UFC 15: Change of plans
If you thought Randy Couture’s interim light heavyweight title victory over Chuck Liddell in their first match marked the first time “The Natural” messed with the UFC’s plans, think again.
UFC 15 was designed to be Vitor Belfort’s launching pad to superstardom. Dubbed “The Phenom,” the Brazilian striker created a ruckus with a series of flash knockouts, winning the heavyweight tournament at UFC 12 and making short work of Tank Abbott at UFC 13. Another quick win or two could have been all the company needed to fill the void left by departed stars Royce Gracie, Dan Severn and Ken Shamrock.
Couture was simply supposed to be an active witness to Belfort’s coronation. “The Natural” was the UFC 13 tourney champion, but was considered the underdog going into their match on Oct. 17. 1997 at Casino Magic in Bay St. Louis, Mississippi.
This was considered a slam-dunk for Belfort, a style mismatch of a feared young striker and a wrestler 14 years older without a proven standup game.
But in the first example of what made him one of the sport’s most beloved figures, Couture thrived when the odds seemed most stacked against him. Couture stunned Belfort by taking the match to him in the standup, slowly wearing Belfort down in the clinch.
Belfort managed to neutralize Couture on the ground the first time they hit the ground, but he wasn’t so lucky the second time. Couture peppered Belfort with a series of uncontested shots until referee “Big” John McCarthy stopped the fight and gave Couture a TKO victory at 8:17.
Belfort, while a respected veteran, has never quite lived up to the initial expectations. Couture, of course, went on to a record five title reigns at heavyweight and light heavyweight.
While Belfort fell, the UFC appeared to be grooming another phenom, Mark Kerr. “The Smashing Machine” followed up on his UFC 14 heavyweight tournament win by claiming the UFC 15 crown with a pair of wins in just one minute, 10 seconds.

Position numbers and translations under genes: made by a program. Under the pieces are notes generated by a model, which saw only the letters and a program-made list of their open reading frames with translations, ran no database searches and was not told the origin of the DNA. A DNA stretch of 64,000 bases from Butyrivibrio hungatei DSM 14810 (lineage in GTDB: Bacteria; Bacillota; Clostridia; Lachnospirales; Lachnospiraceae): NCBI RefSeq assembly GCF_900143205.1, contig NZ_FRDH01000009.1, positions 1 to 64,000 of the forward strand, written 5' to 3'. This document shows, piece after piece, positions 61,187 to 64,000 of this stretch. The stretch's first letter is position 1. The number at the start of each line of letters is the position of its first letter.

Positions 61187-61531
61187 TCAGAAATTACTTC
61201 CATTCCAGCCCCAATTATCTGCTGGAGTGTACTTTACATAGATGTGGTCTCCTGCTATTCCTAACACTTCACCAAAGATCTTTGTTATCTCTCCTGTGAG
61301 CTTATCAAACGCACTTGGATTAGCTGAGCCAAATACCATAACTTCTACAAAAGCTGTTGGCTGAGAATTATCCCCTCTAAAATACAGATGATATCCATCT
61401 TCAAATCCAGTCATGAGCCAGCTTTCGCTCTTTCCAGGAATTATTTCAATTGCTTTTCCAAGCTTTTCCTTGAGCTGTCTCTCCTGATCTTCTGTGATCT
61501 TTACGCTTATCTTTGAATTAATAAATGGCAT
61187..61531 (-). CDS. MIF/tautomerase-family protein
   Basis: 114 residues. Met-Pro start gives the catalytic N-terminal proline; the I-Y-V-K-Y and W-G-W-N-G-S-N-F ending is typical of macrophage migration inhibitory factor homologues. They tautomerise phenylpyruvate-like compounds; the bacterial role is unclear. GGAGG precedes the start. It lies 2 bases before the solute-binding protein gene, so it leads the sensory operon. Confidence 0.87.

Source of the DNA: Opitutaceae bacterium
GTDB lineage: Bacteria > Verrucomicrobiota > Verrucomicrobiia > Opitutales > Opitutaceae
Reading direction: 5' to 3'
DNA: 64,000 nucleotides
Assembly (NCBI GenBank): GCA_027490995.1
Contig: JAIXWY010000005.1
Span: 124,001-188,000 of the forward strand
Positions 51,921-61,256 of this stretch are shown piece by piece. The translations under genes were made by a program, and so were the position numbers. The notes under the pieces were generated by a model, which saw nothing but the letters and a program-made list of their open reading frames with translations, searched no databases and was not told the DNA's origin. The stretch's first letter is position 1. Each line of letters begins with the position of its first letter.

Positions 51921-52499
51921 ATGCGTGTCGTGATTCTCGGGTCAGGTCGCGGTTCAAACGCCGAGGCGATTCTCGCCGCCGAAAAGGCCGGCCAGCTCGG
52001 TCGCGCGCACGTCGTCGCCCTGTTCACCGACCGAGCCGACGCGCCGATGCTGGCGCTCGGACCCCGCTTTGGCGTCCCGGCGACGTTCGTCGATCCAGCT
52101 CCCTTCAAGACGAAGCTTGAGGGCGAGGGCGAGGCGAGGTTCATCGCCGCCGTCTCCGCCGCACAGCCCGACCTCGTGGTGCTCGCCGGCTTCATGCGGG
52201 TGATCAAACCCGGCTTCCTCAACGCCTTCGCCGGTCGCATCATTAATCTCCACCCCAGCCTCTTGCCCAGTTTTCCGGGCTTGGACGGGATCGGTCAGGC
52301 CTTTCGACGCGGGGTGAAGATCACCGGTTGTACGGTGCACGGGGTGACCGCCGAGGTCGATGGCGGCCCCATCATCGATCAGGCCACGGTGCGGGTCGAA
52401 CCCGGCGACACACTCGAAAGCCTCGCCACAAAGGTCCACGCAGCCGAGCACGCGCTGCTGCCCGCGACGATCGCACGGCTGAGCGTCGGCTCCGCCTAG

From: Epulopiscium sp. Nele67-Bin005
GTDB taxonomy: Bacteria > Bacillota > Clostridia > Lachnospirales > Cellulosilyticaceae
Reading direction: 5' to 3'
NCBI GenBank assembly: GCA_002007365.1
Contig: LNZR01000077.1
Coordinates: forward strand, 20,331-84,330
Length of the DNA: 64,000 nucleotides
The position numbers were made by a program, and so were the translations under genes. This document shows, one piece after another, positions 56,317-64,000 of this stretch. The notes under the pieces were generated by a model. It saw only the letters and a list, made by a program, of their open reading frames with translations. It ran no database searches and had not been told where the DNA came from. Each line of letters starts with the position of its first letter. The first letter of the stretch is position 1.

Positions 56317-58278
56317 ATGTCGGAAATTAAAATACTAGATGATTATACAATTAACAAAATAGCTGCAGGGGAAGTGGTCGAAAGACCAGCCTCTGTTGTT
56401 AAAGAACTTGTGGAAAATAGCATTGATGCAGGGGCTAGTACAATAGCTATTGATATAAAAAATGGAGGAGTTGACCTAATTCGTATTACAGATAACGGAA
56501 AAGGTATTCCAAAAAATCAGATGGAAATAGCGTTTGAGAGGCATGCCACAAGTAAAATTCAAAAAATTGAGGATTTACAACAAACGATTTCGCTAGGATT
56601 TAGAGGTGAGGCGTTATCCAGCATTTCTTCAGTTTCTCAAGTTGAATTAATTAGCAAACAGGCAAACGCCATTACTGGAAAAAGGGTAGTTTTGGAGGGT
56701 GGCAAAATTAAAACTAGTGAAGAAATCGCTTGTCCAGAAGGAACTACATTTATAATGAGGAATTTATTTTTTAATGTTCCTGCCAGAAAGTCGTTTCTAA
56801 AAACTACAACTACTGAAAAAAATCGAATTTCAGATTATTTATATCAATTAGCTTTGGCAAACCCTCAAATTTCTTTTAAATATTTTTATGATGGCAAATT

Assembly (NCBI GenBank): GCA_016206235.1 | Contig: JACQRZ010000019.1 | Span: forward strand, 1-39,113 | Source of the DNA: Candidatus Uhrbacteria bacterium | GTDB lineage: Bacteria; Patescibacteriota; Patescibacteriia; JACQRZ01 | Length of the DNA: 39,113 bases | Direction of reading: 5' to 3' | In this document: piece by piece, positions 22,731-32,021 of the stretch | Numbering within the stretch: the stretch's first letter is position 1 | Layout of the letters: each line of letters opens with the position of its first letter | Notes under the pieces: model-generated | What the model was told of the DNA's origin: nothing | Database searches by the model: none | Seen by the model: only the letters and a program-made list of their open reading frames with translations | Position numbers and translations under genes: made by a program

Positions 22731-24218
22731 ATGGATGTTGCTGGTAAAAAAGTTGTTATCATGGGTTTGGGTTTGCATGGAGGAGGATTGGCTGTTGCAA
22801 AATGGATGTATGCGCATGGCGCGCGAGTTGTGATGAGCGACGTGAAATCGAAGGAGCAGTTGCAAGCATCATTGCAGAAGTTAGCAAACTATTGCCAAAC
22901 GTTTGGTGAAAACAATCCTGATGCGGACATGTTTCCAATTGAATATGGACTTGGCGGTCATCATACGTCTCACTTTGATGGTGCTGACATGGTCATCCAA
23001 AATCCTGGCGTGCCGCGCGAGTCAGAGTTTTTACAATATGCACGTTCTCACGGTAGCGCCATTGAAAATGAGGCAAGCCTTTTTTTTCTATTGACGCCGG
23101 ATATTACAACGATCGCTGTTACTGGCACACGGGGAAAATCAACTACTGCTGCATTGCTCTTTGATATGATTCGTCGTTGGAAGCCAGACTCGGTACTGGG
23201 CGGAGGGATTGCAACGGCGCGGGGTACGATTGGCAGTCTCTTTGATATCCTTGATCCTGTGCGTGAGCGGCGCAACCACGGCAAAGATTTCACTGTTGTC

Tank Abbott got his shot at the UFC heavyweight title, challenging Maurice Smith. Abbott was told a month before the show to be prepared to step in as an alternate, as challenger Dan Severn had accepted a match with Kimo Leopoldo at the first PRIDE card, a week before UFC 15. Severn was peppered with leg kicks in the match in a 30-minute draw and had to pull out of UFC 15. Abbott, meanwhile, didn’t train until getting word six days before the show that Severn pulled out. Abbott held his own in the fight, but gassed and verbally surrendered in just over eight minutes.
As political pressure continued to mount, then-UFC owner Semaphore Entertainment made its first real attempt to clean up the action inside the octagon. Gone were strikes to the back of the head, kicks to a downed opponent, small joint manipulation, and hair pulling. This was the first in a series of maneuvers designed to attract sanctioning from state athletic commissions.
UFC marked the final show announced by Bruce Beck, who was replaced on the next card by current UFC play-by-pay man Mike Goldberg. Beck is currently the weekend sports anchor for WNBC-TV in New York City.
Dwayne Cason def. Houston Dorr, TKO, 3:43
Alex Hunter def. Harr Moskowitz, split decision
Mark Kerr def. Greg Stott, KO, 0:19
Dave Beneteau def. Carlos Barreto, unanimous decion
Kerr def. Cason (substitute for Benetaeu), submission (rear naked choke), 0:54
Randy Couture def. Vitor Belfort, TKO, 8:17
UFC heavyweight championship
Maurice Smith def. Tank Abbott, submission (fatigue), 8:08
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